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September 25, 2019
Bonnie Alger is as detail-oriented as the day is long. That’s a good quality when you’re the learning management system technician in Piedmont Technical College’s Teaching and Learning Center (TLC). But it was the lack of a certain detail that Alger found distracting ― and a little bit sad.
While the TLC had all its utilitarian bases covered ― more than 50 computers with internet access, a high-speed printer for student use, tutoring space and technical support staff ― something was missing.
“We want the TLC to be a welcoming place where students not only have the practical resources they need but also feel stimulated and inspired,” Alger said. Why not display student art across the empty wall space, she thought, and promptly enlisted the help of Kendall Adams, instructor and director of the college’s Commercial Art program.
“We have photos hanging in our primary classrooms,” Adams said. “Bonnie had seen them and really liked them.”
Adams agreed to help, curated an exhibition of 13 photos, and directed its installation this summer in the TLC. Where he lacked enough current or former student pieces to fill out the display, he used a few of his own.
“It really does lighten up the space,” Alger said. And they can start conversations. The photos, mounted and ready to hang, are available for purchase for $50 each. If sold in a retail setting, they would range from $125 to $150 or more.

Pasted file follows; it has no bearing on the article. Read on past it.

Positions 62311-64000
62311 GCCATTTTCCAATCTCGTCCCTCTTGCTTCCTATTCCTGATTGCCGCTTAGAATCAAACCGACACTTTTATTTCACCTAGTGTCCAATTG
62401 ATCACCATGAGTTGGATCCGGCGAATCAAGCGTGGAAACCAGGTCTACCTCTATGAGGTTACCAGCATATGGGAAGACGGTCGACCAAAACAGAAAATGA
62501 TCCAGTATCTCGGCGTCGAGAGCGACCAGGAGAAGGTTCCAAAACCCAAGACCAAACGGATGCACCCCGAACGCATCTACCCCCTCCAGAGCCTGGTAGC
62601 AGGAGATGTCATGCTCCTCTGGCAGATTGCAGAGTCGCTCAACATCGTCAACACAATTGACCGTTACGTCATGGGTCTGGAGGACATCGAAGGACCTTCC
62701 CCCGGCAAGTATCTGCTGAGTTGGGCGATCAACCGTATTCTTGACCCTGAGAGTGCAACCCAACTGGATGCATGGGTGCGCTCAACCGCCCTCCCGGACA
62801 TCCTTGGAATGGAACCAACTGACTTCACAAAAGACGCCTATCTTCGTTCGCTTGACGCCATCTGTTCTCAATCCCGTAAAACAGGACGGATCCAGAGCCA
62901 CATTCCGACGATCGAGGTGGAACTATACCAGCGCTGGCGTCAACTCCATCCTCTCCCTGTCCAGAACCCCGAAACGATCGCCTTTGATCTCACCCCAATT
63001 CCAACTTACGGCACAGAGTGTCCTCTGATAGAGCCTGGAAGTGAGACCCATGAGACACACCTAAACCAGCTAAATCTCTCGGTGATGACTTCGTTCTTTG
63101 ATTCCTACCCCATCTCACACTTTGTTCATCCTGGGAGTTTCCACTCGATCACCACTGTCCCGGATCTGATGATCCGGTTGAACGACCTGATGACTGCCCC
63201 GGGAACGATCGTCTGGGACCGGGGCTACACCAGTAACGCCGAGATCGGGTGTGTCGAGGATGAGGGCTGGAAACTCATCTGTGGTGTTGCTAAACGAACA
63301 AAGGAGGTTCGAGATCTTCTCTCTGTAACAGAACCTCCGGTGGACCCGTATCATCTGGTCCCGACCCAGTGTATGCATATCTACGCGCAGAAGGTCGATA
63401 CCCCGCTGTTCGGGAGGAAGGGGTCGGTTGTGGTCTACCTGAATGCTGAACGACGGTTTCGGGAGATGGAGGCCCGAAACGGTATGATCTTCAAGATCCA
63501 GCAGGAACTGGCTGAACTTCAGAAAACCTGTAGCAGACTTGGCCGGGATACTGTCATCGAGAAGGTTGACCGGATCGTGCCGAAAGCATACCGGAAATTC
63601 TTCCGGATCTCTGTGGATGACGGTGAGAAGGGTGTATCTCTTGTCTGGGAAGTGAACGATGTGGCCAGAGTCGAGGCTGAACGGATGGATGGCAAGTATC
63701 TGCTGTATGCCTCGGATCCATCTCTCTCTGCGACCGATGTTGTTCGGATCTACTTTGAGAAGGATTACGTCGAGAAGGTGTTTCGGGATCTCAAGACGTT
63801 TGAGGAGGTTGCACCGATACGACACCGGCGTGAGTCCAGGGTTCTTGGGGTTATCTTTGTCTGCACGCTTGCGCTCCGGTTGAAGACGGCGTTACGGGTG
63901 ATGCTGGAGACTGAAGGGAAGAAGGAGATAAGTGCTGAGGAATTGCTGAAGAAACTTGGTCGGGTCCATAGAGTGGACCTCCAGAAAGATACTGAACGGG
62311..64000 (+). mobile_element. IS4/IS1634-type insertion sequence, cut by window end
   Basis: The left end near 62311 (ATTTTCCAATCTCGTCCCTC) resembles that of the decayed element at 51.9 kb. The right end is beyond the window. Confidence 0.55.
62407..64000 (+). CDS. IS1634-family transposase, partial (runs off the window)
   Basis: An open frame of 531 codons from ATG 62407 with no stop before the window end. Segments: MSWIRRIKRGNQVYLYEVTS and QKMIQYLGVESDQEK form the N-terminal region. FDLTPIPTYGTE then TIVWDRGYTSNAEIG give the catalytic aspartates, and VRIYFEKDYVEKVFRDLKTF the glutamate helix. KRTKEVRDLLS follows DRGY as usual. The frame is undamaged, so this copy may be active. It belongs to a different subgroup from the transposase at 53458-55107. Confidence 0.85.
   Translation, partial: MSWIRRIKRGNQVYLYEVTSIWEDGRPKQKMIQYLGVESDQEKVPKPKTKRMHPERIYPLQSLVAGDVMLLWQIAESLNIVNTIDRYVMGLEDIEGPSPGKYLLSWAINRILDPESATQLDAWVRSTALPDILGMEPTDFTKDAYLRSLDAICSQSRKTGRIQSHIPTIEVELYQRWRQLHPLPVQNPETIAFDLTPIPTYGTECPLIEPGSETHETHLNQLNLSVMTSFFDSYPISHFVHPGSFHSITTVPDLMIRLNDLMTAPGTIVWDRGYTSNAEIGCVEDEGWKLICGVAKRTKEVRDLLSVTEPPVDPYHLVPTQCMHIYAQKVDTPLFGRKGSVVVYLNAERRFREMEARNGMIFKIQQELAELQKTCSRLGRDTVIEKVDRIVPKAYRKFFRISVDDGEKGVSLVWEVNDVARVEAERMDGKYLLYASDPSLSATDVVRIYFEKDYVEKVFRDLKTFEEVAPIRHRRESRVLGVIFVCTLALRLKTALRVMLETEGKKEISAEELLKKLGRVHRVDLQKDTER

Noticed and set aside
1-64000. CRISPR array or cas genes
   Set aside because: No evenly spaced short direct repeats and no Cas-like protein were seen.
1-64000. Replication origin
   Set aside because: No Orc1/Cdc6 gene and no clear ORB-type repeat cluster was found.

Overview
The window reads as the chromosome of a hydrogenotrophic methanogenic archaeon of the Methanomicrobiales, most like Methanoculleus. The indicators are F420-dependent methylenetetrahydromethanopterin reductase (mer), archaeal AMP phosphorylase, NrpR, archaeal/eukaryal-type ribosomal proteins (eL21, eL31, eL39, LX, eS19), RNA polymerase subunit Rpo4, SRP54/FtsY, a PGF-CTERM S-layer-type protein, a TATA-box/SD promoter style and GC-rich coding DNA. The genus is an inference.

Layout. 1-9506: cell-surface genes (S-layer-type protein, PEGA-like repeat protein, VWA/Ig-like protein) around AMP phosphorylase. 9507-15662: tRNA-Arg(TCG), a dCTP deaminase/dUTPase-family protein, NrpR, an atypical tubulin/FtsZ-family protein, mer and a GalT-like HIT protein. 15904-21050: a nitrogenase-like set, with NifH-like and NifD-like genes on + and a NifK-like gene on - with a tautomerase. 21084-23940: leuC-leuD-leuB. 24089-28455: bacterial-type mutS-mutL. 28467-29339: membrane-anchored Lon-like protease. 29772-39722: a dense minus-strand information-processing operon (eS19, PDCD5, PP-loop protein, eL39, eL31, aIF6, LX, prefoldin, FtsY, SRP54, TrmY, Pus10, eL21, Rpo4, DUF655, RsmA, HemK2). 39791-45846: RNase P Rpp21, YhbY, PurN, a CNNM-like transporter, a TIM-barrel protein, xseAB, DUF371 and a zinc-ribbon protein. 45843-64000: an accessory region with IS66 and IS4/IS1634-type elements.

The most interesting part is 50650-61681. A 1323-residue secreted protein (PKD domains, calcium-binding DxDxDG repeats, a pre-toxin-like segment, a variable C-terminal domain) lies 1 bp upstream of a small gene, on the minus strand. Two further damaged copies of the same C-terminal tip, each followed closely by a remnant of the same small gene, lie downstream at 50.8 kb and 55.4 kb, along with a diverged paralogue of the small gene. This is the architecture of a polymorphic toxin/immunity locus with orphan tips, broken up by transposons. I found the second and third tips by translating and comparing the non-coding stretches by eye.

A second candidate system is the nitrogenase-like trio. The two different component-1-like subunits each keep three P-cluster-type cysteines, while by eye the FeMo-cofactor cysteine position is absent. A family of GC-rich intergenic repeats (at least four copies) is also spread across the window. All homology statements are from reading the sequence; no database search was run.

“It’s not inexpensive to mount these works,” Adams said. Each board costs upwards of $45, and high quality photographic prints run about the same. The overall cost to produce them is more than $80. “The only reason we are offering them for sale is because all proceeds will go to the PTC Foundation’s Casandra Cae Laster Memorial Scholarship fund, which awards scholarships to one or two commercial arts students annually. Ultimately, we want to be able to raise $15,000 so we can endow our own commercial art scholarship.”
PTC student Jeff Roznovsky is among those whose work appears in the TLC exhibition. His photo, titled Gra-Fi-Ti, is prominently featured. He took a moment to visit the center to check it out.
“It’s pretty cool to see it,” he said. “Gra-Fi-Ti actually has been exhibited before, in the SC Festival of Flowers. It won second place and was purchased by a lady with an art collection that I was told included an Ansel Adams. It’s a great feeling knowing that she has it in her own personal collection.”
Roznovsky credited Adams with bringing opportunities like this to his students. He says the instructor is always accessible and staunchly supportive. “If I want to know a photography technique, I can go to Kendall any second, and he will guide me. But not too much. He wants to push us to see how far we can take it,” he said. “If you want it bad enough, you will strive to be the best, and you will learn and develop your skills further.”
Alger and Adams hope to switch out and rotate the art and perhaps expand the exhibition to other parts of campus. The TLC’s new look already has started a buzz around campus, and other departments have approached Adams to see about arranging displays in their program areas.
“We want to help as much as we can,” he said. “We’re also looking at incorporating other mediums, such as drawings. The challenge is to get them professionally presented.”
Consistent quality of the exhibition is paramount. Adams says that he and Commercial Art Instructor Mike Beckom will be keeping a very close eye on that.
“I want it to be as polished as it can be,” he said. “If it’s not decent quality, it’s not going to go on the walls.”